Business

Afghanistan set to join the WTO

Afghanistan is joining the World Trade Organization (WTO), becoming the 164th member of the group that accounts for nearly all of the world’s commerce. 

Kabul has until June to ratify the deal and formally become a member of the trade group after years of working to improve legal and administrative reforms in trade policy, customs, food safety, animal and plant health and intellectual property, according to an announcement at the WTO’s ministeral meeting on Thursday in Nairobi. 

{mosads}“I would like to assure you that Afghanistan is committed to playing by the rules of the multilateral trading system,” said Humayoon Rasaw, Afghanistan’s minister of commerce and industries, at WTO’s headquarters in Geneva ahead of the Nairobi meeting.  

“We view adherence to WTO agreements as critical for strengthening the rule of law, increasing transparency and building the foundation for sound economic development in Afghanistan,” Rasaw said.

WTO membership should not only open markets for Afghanistan but send a signal that the landlocked country has established a predictable and transparent framework for businesses to invest.

The Afghan economy is recovering from decades of conflict, and despite sweeping improvements since the ousting of the Taliban regime in 2001, the nation is still extremely poor and dependent on foreign aid, according to a CIA analysis.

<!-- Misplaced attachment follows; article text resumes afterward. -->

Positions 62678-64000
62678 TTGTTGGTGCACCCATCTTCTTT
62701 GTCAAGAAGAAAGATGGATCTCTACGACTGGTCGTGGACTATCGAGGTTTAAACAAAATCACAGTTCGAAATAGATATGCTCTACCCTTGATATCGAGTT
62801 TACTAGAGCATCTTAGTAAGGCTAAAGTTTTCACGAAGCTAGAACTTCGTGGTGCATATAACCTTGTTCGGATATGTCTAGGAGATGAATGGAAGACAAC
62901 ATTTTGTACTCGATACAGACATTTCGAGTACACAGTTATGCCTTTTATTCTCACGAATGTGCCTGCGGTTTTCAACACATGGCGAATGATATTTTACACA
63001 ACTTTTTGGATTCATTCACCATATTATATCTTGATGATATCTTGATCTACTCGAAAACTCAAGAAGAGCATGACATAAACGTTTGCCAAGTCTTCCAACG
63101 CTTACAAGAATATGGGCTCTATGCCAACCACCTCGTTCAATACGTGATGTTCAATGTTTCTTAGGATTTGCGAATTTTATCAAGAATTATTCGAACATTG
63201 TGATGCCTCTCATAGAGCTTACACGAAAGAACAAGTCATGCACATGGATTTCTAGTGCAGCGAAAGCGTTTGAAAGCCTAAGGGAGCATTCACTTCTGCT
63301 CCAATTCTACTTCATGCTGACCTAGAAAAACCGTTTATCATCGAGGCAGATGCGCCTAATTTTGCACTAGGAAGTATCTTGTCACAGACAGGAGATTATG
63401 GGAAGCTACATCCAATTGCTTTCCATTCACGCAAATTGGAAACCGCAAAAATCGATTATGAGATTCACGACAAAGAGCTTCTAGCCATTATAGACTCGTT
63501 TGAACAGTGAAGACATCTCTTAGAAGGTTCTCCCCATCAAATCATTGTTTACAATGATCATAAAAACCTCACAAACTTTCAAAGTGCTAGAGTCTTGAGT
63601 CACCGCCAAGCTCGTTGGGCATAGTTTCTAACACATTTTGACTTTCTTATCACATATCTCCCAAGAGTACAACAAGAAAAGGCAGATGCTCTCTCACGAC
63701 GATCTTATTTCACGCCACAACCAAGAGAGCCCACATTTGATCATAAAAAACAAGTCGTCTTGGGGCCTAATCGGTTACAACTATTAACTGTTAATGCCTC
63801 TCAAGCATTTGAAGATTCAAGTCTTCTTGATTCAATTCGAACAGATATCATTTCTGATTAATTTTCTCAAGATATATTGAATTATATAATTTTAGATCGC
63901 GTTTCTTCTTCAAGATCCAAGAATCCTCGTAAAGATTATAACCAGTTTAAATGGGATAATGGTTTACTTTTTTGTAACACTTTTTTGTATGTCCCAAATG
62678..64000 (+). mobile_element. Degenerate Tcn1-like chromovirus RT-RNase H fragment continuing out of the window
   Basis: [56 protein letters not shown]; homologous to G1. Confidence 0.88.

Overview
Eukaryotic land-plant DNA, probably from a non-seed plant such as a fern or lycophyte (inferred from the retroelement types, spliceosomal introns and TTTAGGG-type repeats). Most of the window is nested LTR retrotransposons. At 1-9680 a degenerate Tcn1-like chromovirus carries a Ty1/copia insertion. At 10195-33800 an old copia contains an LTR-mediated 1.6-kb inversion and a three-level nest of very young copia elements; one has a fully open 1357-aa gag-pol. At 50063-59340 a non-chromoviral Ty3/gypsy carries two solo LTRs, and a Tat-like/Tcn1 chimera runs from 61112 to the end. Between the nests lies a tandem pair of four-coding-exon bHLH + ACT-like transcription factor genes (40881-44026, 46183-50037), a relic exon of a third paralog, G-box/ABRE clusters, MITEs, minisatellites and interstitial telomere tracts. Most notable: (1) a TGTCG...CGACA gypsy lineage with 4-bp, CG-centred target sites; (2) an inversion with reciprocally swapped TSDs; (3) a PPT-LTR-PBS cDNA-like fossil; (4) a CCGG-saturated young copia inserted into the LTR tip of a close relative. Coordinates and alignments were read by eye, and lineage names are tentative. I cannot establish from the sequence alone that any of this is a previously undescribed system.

“The government of Afghanistan has not only met most of the requirements for membership but has undertaken reforms that will benefit Afghan consumers and businesses,” said U.S. Ambassador P. Michael McKinley.  

“By joining the WTO, Afghanistan also becomes more attractive to investors and facilitates the growth of trade and economic ties with the region,” McKinley said. “Afghanistan’s people and businesses will benefit from greater job opportunities, administrative transparency, and confidence in the future.”

U.S. and British special forces are stepping up intervention in certain parts of the country to help the Afghan goverment stave off Taliban advances. 

A Pentagon report this week showed that the security situation has deteriorated in 2015 amid growing concern about the threat of ISIS.

Beside the United States, Afghanistan concluded bilateral market access negotiations on goods and services with nine WTO members: Canada, Chinese Taipei, the European Union, Japan, the Republic of Korea, Norway, Thailand and Turkey.

USAID has worked closely with the Afghan government and private sector since 2009 and will continue supporting Afghanistan with its WTO commitments following membership through the Afghanistan Trade and Revenue project.

Tags Afghanistan Kabul World Trade Organization

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